We've all heard about the benefits of a home-cooked meal (and likely bemoaned the amount of work and time that can take to produce), but a new study published this week in Pediatrics shows that when it comes to childhood obesity, what happens at the table may actually be more important than what's on your child's plate.
Researchers at the University of Minnesota gave 120 families (about half with obese or overweight children and the other half with non-overweight children) iPads to record their meals for eight days, and they found that those families with non-overweight kids were more likely to have positive mealtime interactions.
These included what the study referred to as, "warmth, group enjoyment, and parental positive reinforcement," while overweight children were more likely to experience a more negative mealtime experience such as "hostility, poor quality interactions, little communication and more controlling behavior from their parents," TIME reports.
"I was surprised by how consistent the patterns were," Jerica Berge, study co-author, told TIME. "Almost every single one of the emotional factors we coded were in the right direction, and there were really clear patterns in how much positive or negative interactions were associated with overweight and non overweight."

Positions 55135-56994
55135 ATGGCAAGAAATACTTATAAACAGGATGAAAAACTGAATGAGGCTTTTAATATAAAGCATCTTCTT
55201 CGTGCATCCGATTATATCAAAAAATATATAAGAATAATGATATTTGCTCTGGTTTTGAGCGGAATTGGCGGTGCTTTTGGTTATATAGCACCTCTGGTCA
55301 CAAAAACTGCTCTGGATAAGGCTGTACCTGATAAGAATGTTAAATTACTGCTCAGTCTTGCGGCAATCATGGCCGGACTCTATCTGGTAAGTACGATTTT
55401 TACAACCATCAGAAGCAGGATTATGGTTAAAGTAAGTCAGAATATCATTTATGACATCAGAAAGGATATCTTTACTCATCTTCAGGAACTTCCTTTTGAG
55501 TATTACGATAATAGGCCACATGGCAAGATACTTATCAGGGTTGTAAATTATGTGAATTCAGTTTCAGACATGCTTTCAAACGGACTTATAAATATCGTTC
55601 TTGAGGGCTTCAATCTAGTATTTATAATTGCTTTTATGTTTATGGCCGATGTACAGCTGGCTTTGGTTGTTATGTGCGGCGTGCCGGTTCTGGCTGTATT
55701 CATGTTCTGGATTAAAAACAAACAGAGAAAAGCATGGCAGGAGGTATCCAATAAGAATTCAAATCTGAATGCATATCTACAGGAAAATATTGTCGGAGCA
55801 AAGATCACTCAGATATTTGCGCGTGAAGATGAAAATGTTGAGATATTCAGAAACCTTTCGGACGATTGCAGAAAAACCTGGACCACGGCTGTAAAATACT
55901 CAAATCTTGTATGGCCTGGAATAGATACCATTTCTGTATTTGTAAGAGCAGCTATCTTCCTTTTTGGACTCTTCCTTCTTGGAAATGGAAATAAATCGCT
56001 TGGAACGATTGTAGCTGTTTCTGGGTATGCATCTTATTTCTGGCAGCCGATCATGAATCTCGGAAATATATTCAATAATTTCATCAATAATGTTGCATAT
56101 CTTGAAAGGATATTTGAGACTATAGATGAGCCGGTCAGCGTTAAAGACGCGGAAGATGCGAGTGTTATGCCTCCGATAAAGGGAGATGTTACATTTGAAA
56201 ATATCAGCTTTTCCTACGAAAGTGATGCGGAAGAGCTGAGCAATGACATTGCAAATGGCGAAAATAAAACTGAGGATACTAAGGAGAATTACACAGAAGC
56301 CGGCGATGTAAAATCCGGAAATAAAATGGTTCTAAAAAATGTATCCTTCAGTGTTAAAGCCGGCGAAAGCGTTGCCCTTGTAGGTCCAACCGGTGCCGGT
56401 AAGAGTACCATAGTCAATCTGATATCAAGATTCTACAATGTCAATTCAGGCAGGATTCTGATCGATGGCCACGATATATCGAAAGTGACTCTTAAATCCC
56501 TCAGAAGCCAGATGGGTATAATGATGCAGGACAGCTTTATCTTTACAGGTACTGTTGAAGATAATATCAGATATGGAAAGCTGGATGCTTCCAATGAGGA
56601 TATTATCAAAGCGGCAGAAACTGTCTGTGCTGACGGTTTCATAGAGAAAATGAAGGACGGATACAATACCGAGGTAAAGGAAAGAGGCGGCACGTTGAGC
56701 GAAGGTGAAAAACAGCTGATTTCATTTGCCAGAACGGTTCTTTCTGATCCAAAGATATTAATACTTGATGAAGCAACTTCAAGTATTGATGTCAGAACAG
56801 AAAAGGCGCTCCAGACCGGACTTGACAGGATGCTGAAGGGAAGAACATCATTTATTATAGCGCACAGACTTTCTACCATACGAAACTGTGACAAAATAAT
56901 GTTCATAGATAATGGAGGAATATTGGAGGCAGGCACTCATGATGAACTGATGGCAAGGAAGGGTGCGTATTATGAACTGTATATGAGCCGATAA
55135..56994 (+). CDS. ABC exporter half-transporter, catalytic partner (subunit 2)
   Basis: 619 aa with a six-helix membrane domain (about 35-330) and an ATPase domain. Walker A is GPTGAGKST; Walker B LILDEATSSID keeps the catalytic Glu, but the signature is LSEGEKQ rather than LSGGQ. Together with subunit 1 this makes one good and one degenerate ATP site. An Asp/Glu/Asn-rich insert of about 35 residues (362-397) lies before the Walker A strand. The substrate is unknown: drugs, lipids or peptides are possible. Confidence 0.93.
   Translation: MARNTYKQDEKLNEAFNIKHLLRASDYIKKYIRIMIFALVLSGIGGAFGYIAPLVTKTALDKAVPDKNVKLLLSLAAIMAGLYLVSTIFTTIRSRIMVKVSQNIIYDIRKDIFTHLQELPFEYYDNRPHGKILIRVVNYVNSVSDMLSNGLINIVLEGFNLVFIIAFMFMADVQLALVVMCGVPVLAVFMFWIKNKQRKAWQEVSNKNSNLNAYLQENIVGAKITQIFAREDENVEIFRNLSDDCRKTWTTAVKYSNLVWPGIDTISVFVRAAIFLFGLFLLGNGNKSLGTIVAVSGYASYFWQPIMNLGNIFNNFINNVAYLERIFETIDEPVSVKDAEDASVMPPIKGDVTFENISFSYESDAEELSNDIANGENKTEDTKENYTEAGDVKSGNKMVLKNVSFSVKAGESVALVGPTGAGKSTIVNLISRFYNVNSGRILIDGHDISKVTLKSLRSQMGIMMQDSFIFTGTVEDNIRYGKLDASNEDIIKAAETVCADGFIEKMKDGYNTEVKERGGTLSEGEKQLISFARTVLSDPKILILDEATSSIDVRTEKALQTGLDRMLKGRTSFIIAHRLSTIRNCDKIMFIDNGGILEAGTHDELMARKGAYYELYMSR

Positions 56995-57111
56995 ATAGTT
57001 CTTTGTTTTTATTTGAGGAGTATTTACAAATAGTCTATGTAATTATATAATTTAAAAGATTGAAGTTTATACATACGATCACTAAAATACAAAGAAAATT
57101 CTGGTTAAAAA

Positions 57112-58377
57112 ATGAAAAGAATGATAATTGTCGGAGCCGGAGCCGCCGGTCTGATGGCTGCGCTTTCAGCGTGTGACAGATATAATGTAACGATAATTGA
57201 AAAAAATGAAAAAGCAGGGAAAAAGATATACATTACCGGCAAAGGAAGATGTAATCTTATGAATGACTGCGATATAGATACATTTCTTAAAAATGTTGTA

The researchers also coded for a number of variables like where the meal took place (kitchen or dining room vs. family or bedroom), whether or not members of the family had some kind of screen, and also how long the meal lasted, among others. Through this they also found that for families with both obese and non-overweight children, mealtime is hardly a drawn out affair. Non-overweight children's families typically sat down for an average of 18.2 minutes, while obese children's families spent an average of 13.5 minutes.
Photo of family eating dinner courtesy of Shutterstock.